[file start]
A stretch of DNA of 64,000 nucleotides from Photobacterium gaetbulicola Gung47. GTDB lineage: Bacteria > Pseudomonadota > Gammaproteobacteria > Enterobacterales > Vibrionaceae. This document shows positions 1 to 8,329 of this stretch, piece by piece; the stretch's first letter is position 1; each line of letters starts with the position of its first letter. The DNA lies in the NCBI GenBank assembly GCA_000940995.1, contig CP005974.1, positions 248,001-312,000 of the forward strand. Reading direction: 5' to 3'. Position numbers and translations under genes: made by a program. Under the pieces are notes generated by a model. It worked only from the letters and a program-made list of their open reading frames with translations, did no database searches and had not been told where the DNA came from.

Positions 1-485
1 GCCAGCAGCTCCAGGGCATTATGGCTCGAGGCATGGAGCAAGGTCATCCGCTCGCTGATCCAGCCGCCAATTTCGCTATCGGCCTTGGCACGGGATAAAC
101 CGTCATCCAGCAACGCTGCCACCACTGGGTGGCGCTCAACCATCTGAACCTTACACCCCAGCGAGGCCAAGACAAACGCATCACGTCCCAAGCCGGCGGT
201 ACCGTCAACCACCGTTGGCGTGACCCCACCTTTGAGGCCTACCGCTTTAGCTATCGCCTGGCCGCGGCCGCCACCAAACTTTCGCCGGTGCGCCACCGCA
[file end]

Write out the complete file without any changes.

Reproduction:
A stretch of DNA of 64,000 nucleotides from Photobacterium gaetbulicola Gung47. GTDB lineage: Bacteria > Pseudomonadota > Gammaproteobacteria > Enterobacterales > Vibrionaceae. This document shows positions 1 to 8,329 of this stretch, piece by piece; the stretch's first letter is position 1; each line of letters starts with the position of its first letter. The DNA lies in the NCBI GenBank assembly GCA_000940995.1, contig CP005974.1, positions 248,001-312,000 of the forward strand. Reading direction: 5' to 3'. Position numbers and translations under genes: made by a program. Under the pieces are notes generated by a model. It worked only from the letters and a program-made list of their open reading frames with translations, did no database searches and had not been told where the DNA came from.

Positions 1-485
1 GCCAGCAGCTCCAGGGCATTATGGCTCGAGGCATGGAGCAAGGTCATCCGCTCGCTGATCCAGCCGCCAATTTCGCTATCGGCCTTGGCACGGGATAAAC
101 CGTCATCCAGCAACGCTGCCACCACTGGGTGGCGCTCAACCATCTGAACCTTACACCCCAGCGAGGCCAAGACAAACGCATCACGTCCCAAGCCGGCGGT
201 ACCGTCAACCACCGTTGGCGTGACCCCACCTTTGAGGCCTACCGCTTTAGCTATCGCCTGGCCGCGGCCGCCACCAAACTTTCGCCGGTGCGCCACCGCA